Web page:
Postal letters are the main NHS communication channel for patient appointment details. However, in a recent survey 48%1 of respondents who had missed a medical appointment stated postal letter related issues, such as mail arriving too late or not at all, for their non-attendance.
In June 2018, The Times newspaper reported that the NHS “wastes £100m a year sending postal letters”. Digital communications are significantly cheaper in every sense and with workflow automation, staff time is redirected to more valuable tasks.
United Lincolnshire Hospitals NHS Trust (ULHT) is one of the biggest acute Trusts in England, covering four hospitals and caring for a large rural community. The Trust went to tender to find a solution to improve patient engagement by capitalising on digital efficiencies in patient communications.
• Patients reported missing appointments due to lost or late mail and there was no real way to track if postal communications were received; this was especially relevant to patients living in rural areas where postal delivery times vary.
• The end to end process was inefficient, staff were overburdened with postage admin and internal processes were resource heavy and incurred high costs.
• There was a considerable capital investment with the internal system. Folding machines were up for replacement, further contributing to letter related costs.
• The current ways of working did not facilitate compliance with the AIS standard; translating paper communications into numerous language templates was not financially feasible.
Smartphone coverage within the UK is 85% and message delivery is instant and trackable, providing the ideal channel to ensure patients receive important appointment details.
Healthcare Communications was the Trust’s chosen supplier based on the proven results and socially inclusive communications their patient portal offers:
• Patients instantly receive appointment letters straight to their smartphone. Instead of ringing the hospital to reschedule/cancel appointments, patients simply tap a button. With responses reported back to the Trust in real time, reutilisation opportunities open up earlier, reducing patient waiting times.
• Digital content converts to 99 languages in two clicks, font can be increased and highlighted and background colour changed to improve patient accessibility.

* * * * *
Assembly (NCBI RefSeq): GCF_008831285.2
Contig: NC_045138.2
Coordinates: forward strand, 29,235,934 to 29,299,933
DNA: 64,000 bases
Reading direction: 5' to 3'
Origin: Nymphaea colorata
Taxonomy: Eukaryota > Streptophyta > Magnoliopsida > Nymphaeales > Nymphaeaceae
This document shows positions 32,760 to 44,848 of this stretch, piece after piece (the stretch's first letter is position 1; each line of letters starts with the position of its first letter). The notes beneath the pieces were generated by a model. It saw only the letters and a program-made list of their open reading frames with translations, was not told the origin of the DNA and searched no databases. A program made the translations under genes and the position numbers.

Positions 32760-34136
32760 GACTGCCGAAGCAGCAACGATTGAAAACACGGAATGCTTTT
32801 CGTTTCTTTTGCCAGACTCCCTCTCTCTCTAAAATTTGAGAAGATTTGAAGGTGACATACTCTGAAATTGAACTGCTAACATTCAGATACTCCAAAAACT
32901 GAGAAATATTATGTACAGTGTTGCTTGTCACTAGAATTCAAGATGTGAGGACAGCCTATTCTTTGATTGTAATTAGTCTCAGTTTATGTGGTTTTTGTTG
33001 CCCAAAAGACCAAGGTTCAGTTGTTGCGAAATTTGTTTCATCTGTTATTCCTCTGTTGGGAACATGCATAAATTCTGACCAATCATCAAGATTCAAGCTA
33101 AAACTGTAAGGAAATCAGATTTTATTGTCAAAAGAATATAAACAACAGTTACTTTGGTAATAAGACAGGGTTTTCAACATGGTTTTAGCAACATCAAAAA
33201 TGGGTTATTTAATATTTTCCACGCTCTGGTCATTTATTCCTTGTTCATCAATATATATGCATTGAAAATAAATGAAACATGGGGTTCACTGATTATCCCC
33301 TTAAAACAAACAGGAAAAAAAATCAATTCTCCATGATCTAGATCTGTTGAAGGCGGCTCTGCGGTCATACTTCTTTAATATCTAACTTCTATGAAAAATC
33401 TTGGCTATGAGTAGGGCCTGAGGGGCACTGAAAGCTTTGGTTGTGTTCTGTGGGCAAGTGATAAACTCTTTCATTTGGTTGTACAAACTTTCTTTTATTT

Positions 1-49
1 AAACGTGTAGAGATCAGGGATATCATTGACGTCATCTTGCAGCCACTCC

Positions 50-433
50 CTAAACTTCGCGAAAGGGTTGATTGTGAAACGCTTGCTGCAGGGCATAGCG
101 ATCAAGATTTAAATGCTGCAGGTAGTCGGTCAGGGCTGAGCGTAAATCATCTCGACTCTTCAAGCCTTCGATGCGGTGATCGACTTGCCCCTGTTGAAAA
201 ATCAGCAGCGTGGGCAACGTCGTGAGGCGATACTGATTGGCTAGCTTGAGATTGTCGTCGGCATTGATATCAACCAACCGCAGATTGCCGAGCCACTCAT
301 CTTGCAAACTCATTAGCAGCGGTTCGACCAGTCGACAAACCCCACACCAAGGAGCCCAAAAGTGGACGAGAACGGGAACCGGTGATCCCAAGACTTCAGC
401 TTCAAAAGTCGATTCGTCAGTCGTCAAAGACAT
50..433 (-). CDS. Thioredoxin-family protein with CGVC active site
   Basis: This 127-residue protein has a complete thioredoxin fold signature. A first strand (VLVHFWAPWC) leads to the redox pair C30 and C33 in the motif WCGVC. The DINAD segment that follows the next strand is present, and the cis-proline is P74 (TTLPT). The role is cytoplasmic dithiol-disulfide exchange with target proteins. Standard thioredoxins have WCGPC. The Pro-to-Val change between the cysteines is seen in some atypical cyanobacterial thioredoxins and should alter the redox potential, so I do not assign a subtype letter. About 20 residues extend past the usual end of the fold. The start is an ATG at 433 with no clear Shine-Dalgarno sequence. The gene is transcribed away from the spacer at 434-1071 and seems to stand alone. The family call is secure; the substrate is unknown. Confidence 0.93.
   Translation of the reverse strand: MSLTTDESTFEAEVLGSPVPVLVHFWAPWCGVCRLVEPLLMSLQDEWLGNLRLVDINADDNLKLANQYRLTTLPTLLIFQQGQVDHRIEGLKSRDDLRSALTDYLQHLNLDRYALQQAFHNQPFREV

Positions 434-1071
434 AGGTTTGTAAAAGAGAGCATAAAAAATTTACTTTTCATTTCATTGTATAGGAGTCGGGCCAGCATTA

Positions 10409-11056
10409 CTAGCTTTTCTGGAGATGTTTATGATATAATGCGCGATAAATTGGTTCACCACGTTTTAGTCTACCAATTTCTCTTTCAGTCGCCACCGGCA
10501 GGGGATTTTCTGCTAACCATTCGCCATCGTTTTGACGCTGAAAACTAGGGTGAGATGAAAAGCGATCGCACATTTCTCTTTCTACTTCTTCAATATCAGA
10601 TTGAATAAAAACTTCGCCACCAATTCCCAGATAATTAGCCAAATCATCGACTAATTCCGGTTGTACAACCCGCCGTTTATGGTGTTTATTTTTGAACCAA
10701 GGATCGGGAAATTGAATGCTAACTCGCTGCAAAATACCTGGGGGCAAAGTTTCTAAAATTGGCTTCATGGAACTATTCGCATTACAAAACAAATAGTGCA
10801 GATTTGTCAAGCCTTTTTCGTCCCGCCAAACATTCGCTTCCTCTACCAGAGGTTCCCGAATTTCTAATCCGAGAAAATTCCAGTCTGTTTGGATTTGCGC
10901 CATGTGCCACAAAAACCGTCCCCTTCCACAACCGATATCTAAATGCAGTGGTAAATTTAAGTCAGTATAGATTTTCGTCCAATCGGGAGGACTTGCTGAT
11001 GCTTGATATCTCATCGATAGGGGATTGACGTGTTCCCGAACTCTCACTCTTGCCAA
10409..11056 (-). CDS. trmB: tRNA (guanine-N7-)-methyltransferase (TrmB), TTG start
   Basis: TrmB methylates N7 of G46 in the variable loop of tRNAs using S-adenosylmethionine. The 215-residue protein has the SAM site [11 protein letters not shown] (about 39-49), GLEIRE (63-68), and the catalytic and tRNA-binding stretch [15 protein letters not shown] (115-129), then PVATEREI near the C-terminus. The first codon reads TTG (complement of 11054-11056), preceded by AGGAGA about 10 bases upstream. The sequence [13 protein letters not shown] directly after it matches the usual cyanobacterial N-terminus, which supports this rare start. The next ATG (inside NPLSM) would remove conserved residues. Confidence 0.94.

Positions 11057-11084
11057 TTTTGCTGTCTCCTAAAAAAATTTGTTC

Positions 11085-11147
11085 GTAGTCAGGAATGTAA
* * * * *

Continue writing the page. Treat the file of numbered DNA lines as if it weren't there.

• Patients can add appointment details directly into their digital calendars as a further reminder.
• All essential reading and appointment specific information is attached for the patient, and the Trust has visibility of whether this information is read.
• A real time home to hospital route is included to help with on-the-day travel plans
• Instant delivery mitigates for DNA’s due to lost or late post.
• If the digital letter is not accessed within 24 hours, a postal version is automatically sent to provide a fully inclusive service.
Information is accessible to patients anytime and anywhere, with no paper, print or postal costs to ULHT.
The Trust went live with the patient portal across Outpatients in September 2018 and within one month uptake rose to 50% of eligible patients.
Demographics and misconceptions
With trackable communications, the Trust can now access patient behaviour analytics including open rates, how many patients click on essential reading and which patient portal features are commonly used. This insight enables the Trust to tailor communications to increase read rates and provides a full audit trail.
• 36% of eligible patients aged 70-89 years of age accessed the portal, challenging the misconception that certain age groups do not engage digitally.
• Uptake peaks with the 18-29 year old age group where 70% chose digital letters over the postal version.
• 59% of eligible patients are now choosing digital communications over postal ones.
• Within five months, DNAs dropped from 5.8% in Sept 2018 to 4.1% in Jan 2019, to one of the lowest in the country.
• Potential income gains of more than £2 million per year could be achieved with the reduction in missed appointments.
• 57% cost savings generated through the reduction in postal correspondence from September to December 2018.
• A reduction in future capital expenditure as folding machines no longer need replacing.
• AIS compliant: digital text converts to 99 languages and font size can be increased and highlighted.
• Better use of staff resource: when surveyed, 70% of staff said the new solution is time saving.
Kelly Wymer, ICT Project Manager from United Lincolnshire Hospitals NHS Trust said: “In the space of only a few months, we have seen incredible results from the portal. Patient feedback has been excellent, with many keen to use it and support a more digital NHS.
“By relying on letters to communicate with patients, we were using a lot of resource and incurring high costs. The portal has meant we can focus resources on other areas.”